# Climbing Out

I’m sure lot’s of you watch the new IF tutorial that was posted today. Tyler stated your pitch in degrees. What does like 10 degrees translate to in FPM.

I mean, just pay attention to the video… He didn’t just waste his words, he also showed it as well. Look at the HUD. And from the video about 2000-2500 VS speed. Probably more, but a heavy wide body or jumbo aircraft shouldn’t be climbing at a much higher VS

Depends on aircraft, speed and weight… somewhere between 2500-3000 sounds about right for a normal load in most of the jets.

I was paying attention it was just a bit blurry for me that’s all that’s why I asked.

Don’t quote me on this but I believe every tick is 5 degrees pitch. That might help if someone can confirm if that’s right.

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Degrees of pitch have 0 correlation to vertical speed. In otherwords, 5 degrees will not always equal 2000ft/minute.

To exaggerate it even further, imagine you stood an airliner on its tail. We’d be 90 degrees nose up. (90 degrees nose up from the horizon). If you could balance your aircraft on the runway on its tail (like a rocket ship), you’d have a vertical speed of 0 as you’re not moving. However, the moment you apply movement in the direction of the nose to the aircraft, you’ll get a VS registering.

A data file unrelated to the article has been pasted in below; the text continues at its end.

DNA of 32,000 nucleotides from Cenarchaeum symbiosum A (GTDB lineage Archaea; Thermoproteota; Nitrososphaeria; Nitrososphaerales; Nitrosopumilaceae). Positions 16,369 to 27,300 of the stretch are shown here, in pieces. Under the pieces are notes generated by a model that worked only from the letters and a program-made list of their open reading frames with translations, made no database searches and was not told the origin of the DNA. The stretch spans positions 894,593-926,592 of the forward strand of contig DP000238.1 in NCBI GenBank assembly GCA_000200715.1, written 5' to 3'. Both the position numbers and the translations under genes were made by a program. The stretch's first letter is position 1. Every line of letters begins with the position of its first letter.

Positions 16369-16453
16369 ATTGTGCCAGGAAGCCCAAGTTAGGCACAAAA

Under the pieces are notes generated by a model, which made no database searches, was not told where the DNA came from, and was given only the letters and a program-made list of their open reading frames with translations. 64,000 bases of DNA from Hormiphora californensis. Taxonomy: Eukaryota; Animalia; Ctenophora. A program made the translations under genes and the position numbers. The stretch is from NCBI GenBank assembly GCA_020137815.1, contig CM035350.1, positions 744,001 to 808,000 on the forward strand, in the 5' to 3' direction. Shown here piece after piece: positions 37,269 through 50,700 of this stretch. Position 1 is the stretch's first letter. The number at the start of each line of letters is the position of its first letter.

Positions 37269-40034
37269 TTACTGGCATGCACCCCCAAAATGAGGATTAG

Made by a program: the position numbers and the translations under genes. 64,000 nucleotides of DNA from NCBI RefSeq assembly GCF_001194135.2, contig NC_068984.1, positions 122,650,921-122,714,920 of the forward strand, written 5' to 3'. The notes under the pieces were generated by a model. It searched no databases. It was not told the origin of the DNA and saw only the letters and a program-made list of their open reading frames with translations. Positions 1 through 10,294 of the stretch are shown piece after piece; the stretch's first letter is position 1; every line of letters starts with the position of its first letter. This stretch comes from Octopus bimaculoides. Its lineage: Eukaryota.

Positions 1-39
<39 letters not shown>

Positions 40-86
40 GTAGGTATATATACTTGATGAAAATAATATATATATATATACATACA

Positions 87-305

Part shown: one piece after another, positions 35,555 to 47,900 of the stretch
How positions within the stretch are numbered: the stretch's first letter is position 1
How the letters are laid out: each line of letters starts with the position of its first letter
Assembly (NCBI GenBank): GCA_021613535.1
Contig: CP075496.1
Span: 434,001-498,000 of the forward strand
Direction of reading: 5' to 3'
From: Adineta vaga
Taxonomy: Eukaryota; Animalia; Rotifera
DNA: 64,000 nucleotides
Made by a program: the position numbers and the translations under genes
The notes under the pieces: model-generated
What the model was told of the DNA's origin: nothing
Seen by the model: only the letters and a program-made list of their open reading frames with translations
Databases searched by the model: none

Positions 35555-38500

That example will show you that a stationary aircraft with a nose up pitch will have a different Vert. Speed than an aircraft in motion. Now, apply this with two speeds. 150kts vs 1500kts. 10 degrees nose up at 150 might give you 1800ft/min. But in the F22 at 1500kts and 10 degrees nose up, you might be doing 20,000ft/min.

To answer your question, “What does 10 degrees translate into FPM”? Its all based on your airspeed. There is not one true correct answer that we can provide you.

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The video stated 15 degrees nose-up during climb-out.

He’s asking about 10 degrees. Not 15.

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Yes, but the top post was referencing the new tutorial. That’s all.

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